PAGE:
Welcome back to part 3 of the Presto Pete's Personal Training Program for Plateaued Performers. In case you are just tuning in to this broadcast, here are some quick links to Parts 1 and 2 of the Presto Pete Program to help get you up to speed:
It's time to find out if this program works and if so, is it worth it? I rely on an iPod and the Nike program that was installed on it to track my progress. This is not new technology and has been around for several years. Most likely, there is something much better than this app, but it has worked well for me since I've been using it.
The only nuance to the Nike app is that I do not get reliable results as far as distance is concerned. I generally always run the same route every time, so one would expect the same distance to be covered time and again. The iPod is picky about movement and if you stand still for too long it will pause the workout. That's fine but it can very + or - 1/2 of a mile depending on how bouncy the ride is for the iPod. That would include what I'm wearing and how loose the iPod is. So, without discussing this any more, suffice it to say that we are not going to look at the distance covered because it is always the same. We're just going to focus on the time it takes to do this run.
I know from driving the route that it should be about 6.7 miles. I recalibrated the iPod awhile back and every once in awhile, I recalibrate it by accident, throwing everything regarding distance and miles per hour off kilter. These are some of the finer details that separate the wheat from the chaff in the science department.
To be fair, we need to compare the same days of the week. Traffic is much worse and can cost considerable time to cross intersections during the week and is much less of an issue on the weekend. If you notice big dips in the curves, it's most likely because I was waiting to cross the road.
Having laid the groundwork, let's look at the actual statistics.
Here is a weekday run before Presto Pete's program:
All right, so that's a little hard to read but the "before training" clocks the run in at 1:31:16 and using the new program the clock says 1:22:27. That is really awesome.
Now let's look at the weekends.
Before the training program:
Before the program I ran it in 1:32:10 and after it looks like 1:24:03.
Now I can hear some of you out there saying "That's really cute Lisa but I don't see any difference between the times of your weekday and weekend runs so what kind of reliable personal trainer are you?" and the answer is I don't have an answer. It's almost like I stopped off and had a doughnut or something on Sunday except I didn't. I'll see if I can drum up a better explanation for you soon.
It's early in the experiment to see how this will impact my speed overall, but so far utilizing Presto Pete's Program has shaved 8-9 minutes off my run. I have definitely impressed myself and I hope you too.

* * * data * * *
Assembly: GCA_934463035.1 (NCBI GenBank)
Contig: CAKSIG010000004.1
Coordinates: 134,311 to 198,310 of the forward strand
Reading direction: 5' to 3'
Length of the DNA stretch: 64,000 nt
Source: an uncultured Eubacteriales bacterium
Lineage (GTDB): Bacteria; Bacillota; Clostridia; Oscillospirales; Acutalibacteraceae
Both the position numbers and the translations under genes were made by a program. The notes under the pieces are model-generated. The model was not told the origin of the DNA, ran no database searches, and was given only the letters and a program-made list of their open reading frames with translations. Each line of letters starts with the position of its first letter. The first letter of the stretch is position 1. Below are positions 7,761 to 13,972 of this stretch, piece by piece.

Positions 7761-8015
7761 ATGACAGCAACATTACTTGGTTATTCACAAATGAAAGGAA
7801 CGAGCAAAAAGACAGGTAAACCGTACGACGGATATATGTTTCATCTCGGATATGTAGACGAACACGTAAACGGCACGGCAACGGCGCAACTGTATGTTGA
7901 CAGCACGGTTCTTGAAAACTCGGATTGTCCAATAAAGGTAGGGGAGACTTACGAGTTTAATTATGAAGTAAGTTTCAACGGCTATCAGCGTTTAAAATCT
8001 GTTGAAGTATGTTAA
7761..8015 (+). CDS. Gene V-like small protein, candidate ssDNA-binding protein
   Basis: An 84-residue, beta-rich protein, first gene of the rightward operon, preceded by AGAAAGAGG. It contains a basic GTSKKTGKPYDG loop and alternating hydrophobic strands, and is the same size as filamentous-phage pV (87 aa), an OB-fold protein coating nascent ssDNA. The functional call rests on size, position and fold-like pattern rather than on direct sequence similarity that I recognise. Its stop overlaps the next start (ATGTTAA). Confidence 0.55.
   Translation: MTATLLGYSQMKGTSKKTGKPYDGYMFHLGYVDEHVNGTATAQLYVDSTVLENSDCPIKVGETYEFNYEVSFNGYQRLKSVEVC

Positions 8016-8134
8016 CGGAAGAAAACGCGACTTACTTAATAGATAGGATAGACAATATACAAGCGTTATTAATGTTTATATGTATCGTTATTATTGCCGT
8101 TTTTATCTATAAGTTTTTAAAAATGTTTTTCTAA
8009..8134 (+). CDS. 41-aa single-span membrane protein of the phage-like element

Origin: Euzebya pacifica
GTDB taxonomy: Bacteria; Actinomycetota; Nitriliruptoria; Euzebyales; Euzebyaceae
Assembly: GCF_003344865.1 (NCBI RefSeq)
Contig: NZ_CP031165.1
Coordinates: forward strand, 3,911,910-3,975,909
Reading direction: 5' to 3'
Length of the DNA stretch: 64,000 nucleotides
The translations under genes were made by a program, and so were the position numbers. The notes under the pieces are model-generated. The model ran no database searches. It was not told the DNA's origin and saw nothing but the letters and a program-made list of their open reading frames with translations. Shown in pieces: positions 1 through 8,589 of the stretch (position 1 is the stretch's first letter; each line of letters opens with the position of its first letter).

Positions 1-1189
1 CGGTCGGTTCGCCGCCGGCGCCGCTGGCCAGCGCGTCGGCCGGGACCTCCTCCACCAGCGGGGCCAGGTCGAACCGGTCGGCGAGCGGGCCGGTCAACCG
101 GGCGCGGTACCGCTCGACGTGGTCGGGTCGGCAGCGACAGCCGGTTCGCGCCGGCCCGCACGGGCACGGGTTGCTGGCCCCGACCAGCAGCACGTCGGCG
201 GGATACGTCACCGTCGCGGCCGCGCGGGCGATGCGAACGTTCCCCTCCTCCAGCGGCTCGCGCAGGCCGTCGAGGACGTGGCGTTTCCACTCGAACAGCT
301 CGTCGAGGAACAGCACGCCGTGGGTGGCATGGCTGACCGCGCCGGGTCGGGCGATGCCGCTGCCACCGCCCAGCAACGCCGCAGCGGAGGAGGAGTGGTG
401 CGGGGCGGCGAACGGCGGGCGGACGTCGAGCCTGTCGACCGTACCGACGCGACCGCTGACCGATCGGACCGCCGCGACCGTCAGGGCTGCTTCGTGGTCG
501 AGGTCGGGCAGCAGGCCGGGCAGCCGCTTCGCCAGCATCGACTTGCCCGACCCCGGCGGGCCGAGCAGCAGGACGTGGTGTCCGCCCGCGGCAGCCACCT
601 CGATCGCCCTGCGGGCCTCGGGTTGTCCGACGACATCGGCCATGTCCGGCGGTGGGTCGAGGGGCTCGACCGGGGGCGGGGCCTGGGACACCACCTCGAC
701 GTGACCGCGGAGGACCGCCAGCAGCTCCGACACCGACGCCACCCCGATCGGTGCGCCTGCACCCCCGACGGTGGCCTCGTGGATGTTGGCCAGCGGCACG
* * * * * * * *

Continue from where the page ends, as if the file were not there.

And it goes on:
Of course there are lots of sub-tests that could be done such as alternating sprints with slower activity. And maybe I will do something like that, but for now, this program will return to it's regularly scheduled broadcast of photography, music, food and Minnesota.
As always, thanks for stopping by and for those of you in the States, I hope you are enjoying the Fall weather.
Last week, I talked about an idea that I came up with for a way to improve workout speeds. If you missed the post, here is a link to it:
I promised that I would come back this week and give you a list of songs from my iPod library that matched the Presto tempo of 192 BPM (beats per minute) or higher. Here is that list:
There were more songs that could have been added, but I knew I had more than enough to get me through a typical run, so I stopped with 49.
Now in the event you are thinking, "Well, that's really nice Lisa, thanks for thinking of us, but I personally don't like any of those bands, so how can this possibly help me?", I am prepared. Here are 3 videos demonstrating 192, 200 and 208 BPM. And to tie back to my post from last week, I am using "Fell In Love with a Girl" by The White Stripes so you can see how to best put your songs through the metronome rhythm test.
Alternatively, but not nearly as interestingly, you can use an online metronome. Yes it is true, not only is there an online metronome, there are multiple online metronomes. Here's one example:
If that wasn't the icing on the cake, it turns out that somebody figured this out long ago and I am a day late and a dollar short to inventing the first training program specifically structured around metronome speeds.
I am a photographer who lives in Minnesota. I blog about Minnesota, photography, music, food and miscellaneous topics.